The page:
Sam Rawlins died leaving an estate which consisted primarily of a 40-acre tract of land with a house, plus certain personal property. By will he left to his wife a life estate in the holding with remainder over to his adult sons. The sons were appointed joint executors without bond and with power to sell any or all of the estate for the support of the widow. Mrs. Rawlins made application for year's support and was awarded the home (in which she was living) plus the surrounding tract of land. The award was made subject to a caveat by appellant Sam Rawlins, one of the sons and co-executor of the estate. The probate judge on the trial of the caveat denied it on all grounds, these being that the award is excessive and the application for year's support an attempt to frustrate the intent of testator by awarding the widow a fee simple interest rather than a life estate in the property. Appeal to the superior court resulted in a jury verdict approving the appraisers' return. The trial judge denied the motion for new trial and this appeal follows.
1. It is first urged that the award of the 40-acre tract containing the homestead as year's support is excessive as a matter of law, based on the testimony of the caveator that the property had a value of $250,000 and that his mother's maintenance in her station of life was not more than $10,000 or $15,000 per year. This estimate is not supported from other sources, and a jury, in assessing the veracity of the witness, may take into account his interest in the result of the case. Jordan v. Fowler, 104 Ga. App. 824
, 828 (123 SE2d 334
) (1961). On the other hand, the caveator testified that a comparable piece of property adjoining the tract in question was given to him by the deceased in 1970 and was sold by him, the tax stamps indicating a value of $25,000. Further, the applicant for year's support testified that the farm land produced no cash income, was not feasible for subdivision, has on it a six room house over 25 years old which needs roof and other repairs, and that the furniture in the home was purchased by her out of her own funds. Beyond this it appears that the house and land had in fact been placed on the market for sale at a price of $250,000 after the testator's death and no inquiries had been received.
Insofar as the appellant complains of the fact that the jury was aware the applicant for year's support received a life estate in the house and surrounding tract of land, it is to be observed both that testimony on this subject was introduced without objection, and that although the appeal to the superior court is a de novo proceeding (Code 6-501) the caveator did not in that court raise the issue that the jury was prejudicially influenced by knowledge that only the remainder estate was in fact at issue since the will granted the widow a life interest regardless of year's support. We make no determination of what a proper ruling might have been had the question been raised; failure to do so settles the question adversely to the appellant. Ingram v. Rooks, 221 Ga. 701 (1) (146 SE2d 743) (1966)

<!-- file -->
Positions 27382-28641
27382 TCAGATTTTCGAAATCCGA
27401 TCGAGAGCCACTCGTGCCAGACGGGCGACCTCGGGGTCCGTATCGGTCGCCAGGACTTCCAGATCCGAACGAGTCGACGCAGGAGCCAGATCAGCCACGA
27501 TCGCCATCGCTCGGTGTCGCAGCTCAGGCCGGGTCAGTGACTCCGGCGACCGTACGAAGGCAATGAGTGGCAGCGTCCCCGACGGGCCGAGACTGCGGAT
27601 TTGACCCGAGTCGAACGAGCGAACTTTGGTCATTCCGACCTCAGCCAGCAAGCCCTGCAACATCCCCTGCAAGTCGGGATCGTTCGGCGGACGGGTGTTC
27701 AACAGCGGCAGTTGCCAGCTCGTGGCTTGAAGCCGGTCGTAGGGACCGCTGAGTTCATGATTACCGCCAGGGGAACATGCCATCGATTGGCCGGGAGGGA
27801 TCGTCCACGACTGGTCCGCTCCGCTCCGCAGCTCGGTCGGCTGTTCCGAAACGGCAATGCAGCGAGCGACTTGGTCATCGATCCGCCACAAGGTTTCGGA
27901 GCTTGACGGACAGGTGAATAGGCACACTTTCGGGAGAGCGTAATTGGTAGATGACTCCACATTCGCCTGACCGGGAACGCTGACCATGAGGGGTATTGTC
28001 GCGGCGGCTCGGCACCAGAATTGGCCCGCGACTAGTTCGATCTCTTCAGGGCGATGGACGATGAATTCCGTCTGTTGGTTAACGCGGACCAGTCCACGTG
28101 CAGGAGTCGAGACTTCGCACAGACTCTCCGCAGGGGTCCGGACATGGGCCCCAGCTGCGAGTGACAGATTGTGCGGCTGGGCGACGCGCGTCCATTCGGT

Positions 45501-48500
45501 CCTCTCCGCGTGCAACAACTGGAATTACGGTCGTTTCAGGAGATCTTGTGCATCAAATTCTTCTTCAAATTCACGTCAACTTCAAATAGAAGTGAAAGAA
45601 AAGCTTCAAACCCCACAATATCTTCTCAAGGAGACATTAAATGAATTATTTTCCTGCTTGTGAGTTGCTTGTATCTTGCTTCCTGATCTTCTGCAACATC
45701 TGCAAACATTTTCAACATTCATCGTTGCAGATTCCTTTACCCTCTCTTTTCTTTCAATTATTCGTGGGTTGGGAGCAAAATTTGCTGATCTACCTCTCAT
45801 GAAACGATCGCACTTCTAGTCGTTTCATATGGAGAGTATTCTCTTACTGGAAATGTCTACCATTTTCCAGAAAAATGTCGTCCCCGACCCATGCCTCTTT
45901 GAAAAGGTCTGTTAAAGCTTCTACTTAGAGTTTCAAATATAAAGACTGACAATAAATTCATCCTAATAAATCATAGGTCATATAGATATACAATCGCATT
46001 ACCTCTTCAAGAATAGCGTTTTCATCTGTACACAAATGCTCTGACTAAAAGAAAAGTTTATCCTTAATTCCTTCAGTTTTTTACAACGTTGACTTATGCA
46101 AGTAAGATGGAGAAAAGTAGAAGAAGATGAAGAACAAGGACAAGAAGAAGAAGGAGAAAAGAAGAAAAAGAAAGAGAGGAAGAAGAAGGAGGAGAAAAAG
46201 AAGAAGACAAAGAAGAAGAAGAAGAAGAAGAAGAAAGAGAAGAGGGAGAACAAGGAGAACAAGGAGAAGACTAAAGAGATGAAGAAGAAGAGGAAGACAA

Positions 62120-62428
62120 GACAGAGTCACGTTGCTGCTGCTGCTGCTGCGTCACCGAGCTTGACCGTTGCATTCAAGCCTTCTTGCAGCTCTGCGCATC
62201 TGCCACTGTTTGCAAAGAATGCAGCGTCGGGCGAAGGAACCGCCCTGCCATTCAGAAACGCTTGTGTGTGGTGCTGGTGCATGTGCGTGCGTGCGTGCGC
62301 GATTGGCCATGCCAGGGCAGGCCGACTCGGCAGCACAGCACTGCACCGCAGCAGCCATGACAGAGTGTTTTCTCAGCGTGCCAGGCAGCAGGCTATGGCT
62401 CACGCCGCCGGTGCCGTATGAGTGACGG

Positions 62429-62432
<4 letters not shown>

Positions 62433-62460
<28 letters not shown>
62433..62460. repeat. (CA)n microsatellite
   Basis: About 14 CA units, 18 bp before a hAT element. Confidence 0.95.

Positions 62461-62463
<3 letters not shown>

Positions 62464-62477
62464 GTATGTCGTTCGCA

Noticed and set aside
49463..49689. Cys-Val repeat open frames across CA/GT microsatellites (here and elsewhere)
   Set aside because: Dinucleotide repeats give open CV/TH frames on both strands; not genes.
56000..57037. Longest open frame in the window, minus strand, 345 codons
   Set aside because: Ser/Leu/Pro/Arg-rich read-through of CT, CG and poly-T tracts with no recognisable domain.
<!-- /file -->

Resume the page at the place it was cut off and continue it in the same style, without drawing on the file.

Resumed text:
. "The question of the value of property is peculiarly one for the jury. Jurors are not required to accept as correct opinion evidence of value even where there is no other evidence of facts and data upon which the jury might base an independent conclusion." Hoard v. Wiley, 113 Ga. App. 328 (3) (147 SE2d 782) (1966)
. We cannot hold the verdict excessive as a matter of law.
2. Where, as here, no objection is made to the charge of the court when given, this court will examine an enumeration complaining of an instruction given only where there is a substantial error so blatantly apparent and prejudicial as to in all likelihood result in a miscarriage of justice. Durrett v. Farrar, 130 Ga. App. 298 (8) (203 SE2d 265) (1973)
. The complaint here, not objected to prior to verdict, is that the court erroneously cast the burden of proof on the caveator son rather than the applicant widow. Although we do not think this was determinative of the outcome of the case, we have read the cases cited and are of the opinion that there was no error committed. It is true that some of the early three judge cases of the Supreme Court appear to be contradictory on this issue. The cases are discussed in Lee v. English & Co., 107 Ga. 152 (33 SE 39) (1899)
and are reconciled on the principle that, whether or not there is a personal representative administering the estate, the report of the appraisers setting a sum as year's support is prima facie correct. After such report is in evidence, regardless of who the caveator is, the applicant is prima facie entitled to the amount found by them and the burden is necessarily upon the objector to convince the jury otherwise.
That Lee should control over the contradictory opinions of the earlier cases see Code 6-1611 and Hall v. Hopper, 234 Ga. 625 (3) (216 SE2d 839) (1975)
giving precedence to the later ruling where such rulings conflict.
3. There were two co-executors of this estate. Only one is involved in this litigation. There was no harmful error in allowing testimony that the other had declined to be a party to the caveat.
Cheeley & Chandler, Richard B. Chandler, Jr., for appellants.